Originally Posted by Coldsnap
Hmm not really. Maybe? Both Travis Mash and Greg told me I need to do this awhile ago. Going off this picture from Greg Robbins. In my starting position my knee angle is much larger than hip angle, so I should probably drop my ass down more at the start. I don't know what muscles are weak which makes it much harder in that position for me though.. I'll probably do those double pause dealifts greg had me doing which helps with positioning.
alas here's an old video, my pull hasn't changed much since then. I'm less soft in the back now but thats because my back is stronker.
The problems I see with your technique are (and that prob affets your torso angle):
1) your back is not flat, not before the pull and not when you pull. A flat back would position your shoulders higher up = more upright
2) your shoulders are in front of the bar. Place them directly above the bar and you would be more upright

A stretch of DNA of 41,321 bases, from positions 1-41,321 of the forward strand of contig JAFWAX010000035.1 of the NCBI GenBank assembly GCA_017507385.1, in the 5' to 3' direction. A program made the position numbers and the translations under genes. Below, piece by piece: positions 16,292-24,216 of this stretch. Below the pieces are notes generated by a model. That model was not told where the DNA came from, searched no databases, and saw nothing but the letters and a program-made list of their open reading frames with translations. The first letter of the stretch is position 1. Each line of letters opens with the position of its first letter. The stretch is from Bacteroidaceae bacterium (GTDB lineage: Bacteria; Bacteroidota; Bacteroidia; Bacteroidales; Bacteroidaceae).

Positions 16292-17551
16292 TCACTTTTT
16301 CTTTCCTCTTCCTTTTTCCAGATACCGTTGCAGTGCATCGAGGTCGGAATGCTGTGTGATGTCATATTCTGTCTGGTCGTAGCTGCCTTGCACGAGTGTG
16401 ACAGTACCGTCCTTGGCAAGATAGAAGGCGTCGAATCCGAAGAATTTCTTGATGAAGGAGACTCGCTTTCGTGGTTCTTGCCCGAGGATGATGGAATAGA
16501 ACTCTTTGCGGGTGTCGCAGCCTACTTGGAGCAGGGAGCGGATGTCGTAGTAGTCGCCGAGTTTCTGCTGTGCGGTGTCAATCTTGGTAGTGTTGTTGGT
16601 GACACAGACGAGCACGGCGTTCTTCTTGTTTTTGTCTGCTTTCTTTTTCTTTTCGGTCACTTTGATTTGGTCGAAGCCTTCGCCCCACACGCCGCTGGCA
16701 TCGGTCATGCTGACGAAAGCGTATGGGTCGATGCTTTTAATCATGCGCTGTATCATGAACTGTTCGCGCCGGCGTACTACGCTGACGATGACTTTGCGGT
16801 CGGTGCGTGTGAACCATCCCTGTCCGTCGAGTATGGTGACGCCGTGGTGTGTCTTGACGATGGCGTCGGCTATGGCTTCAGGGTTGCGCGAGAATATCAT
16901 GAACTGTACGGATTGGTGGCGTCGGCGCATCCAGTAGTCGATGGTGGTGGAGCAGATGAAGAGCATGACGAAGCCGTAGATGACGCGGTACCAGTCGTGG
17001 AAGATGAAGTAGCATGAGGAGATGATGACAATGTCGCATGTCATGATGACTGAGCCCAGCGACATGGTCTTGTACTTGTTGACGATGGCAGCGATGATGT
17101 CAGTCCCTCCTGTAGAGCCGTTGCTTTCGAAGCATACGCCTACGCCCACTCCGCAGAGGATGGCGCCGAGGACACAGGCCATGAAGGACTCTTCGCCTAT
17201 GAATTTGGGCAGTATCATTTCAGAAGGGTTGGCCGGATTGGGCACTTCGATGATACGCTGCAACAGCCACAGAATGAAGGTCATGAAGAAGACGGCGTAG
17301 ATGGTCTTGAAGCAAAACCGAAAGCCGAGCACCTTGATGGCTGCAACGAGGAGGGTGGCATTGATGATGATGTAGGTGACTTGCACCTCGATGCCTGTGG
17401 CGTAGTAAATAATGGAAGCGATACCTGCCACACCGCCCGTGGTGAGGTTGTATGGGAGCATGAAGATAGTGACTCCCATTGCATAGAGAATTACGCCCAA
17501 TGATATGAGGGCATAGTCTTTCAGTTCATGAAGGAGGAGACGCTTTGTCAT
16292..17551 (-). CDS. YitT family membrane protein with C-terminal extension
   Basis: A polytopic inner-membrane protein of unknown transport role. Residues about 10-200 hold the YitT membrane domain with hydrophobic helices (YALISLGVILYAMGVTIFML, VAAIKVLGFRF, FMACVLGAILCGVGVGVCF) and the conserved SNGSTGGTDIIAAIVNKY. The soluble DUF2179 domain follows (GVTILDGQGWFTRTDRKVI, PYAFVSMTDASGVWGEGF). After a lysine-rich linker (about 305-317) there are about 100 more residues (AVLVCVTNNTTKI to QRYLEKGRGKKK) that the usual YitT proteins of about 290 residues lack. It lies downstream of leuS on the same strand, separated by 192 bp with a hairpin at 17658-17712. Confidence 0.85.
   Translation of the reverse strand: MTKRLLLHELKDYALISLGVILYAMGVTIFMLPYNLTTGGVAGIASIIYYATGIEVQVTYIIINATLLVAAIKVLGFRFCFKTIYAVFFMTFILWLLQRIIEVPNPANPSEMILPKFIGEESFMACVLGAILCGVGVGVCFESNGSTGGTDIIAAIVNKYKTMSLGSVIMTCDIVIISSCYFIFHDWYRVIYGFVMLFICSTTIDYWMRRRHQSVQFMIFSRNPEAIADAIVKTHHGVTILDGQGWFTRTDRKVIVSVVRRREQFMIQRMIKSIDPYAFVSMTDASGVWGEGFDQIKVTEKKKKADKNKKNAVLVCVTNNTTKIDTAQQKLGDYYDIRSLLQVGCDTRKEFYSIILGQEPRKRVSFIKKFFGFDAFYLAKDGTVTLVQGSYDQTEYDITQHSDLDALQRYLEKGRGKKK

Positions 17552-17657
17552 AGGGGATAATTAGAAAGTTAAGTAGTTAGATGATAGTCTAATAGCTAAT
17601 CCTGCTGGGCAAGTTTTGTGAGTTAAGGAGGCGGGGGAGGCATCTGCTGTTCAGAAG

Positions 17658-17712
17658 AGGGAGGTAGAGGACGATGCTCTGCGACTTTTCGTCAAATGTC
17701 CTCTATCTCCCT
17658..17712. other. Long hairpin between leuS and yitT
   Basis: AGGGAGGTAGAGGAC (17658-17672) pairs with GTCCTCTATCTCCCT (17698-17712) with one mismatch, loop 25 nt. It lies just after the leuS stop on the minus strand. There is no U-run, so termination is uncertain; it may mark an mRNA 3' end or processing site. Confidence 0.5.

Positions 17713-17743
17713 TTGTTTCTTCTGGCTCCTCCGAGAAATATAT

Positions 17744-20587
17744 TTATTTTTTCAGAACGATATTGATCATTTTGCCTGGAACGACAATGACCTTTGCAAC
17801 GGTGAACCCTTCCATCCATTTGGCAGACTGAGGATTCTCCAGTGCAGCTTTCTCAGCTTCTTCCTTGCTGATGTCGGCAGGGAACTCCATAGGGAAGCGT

3) you yank the bar off the floor. Ripping the bar at the start like that makes you lose your tension and positioning. Your already bent over back gets more bent over as soon as you start the pull. A good rule of thumb for DLs are that the hips should never rise before the chest, which you do.
Some big PLers talk about how the DL is a "slow start" lift. With the squat and bench you gain momentum from the downward motion and you feel the weight before you actually "lift" it. Neither is the case with the deadlift. It also takes roughly 1 sec (iirc) to coordinate all motor units and get maximum force development from a deadstop, as a deadlift. So with a deadlift, you want to be more patient and aim to put max force and tension into the bar before it lifts. The actual lift (fro ground to lockout) should be as short time as possible. This slow start to max speed in the lift is most apparent in big sumo deadlifts.
4) it looks like the guy in the picture you posted had placed the bar further in front of his shins. This makes it easier to start with low hips and decreases the knee joint angle.